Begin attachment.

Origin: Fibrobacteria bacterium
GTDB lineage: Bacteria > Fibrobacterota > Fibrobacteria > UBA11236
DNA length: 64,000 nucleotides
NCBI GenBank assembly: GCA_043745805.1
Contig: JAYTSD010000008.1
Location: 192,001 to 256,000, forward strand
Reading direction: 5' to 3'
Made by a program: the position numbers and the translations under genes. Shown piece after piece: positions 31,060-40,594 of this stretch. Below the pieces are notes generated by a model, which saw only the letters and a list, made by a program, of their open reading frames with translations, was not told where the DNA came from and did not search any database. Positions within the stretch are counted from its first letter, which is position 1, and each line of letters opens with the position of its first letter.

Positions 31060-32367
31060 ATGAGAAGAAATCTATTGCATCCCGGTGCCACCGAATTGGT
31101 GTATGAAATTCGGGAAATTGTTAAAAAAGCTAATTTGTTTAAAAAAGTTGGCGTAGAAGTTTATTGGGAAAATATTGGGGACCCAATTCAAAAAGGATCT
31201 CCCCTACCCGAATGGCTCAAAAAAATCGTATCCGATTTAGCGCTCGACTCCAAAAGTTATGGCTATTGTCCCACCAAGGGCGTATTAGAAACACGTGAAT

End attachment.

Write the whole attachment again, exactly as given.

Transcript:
Origin: Fibrobacteria bacterium
GTDB lineage: Bacteria > Fibrobacterota > Fibrobacteria > UBA11236
DNA length: 64,000 nucleotides
NCBI GenBank assembly: GCA_043745805.1
Contig: JAYTSD010000008.1
Location: 192,001 to 256,000, forward strand
Reading direction: 5' to 3'
Made by a program: the position numbers and the translations under genes. Shown piece after piece: positions 31,060-40,594 of this stretch. Below the pieces are notes generated by a model, which saw only the letters and a list, made by a program, of their open reading frames with translations, was not told where the DNA came from and did not search any database. Positions within the stretch are counted from its first letter, which is position 1, and each line of letters opens with the position of its first letter.

Positions 31060-32367
31060 ATGAGAAGAAATCTATTGCATCCCGGTGCCACCGAATTGGT
31101 GTATGAAATTCGGGAAATTGTTAAAAAAGCTAATTTGTTTAAAAAAGTTGGCGTAGAAGTTTATTGGGAAAATATTGGGGACCCAATTCAAAAAGGATCT
31201 CCCCTACCCGAATGGCTCAAAAAAATCGTATCCGATTTAGCGCTCGACTCCAAAAGTTATGGCTATTGTCCCACCAAGGGCGTATTAGAAACACGTGAAT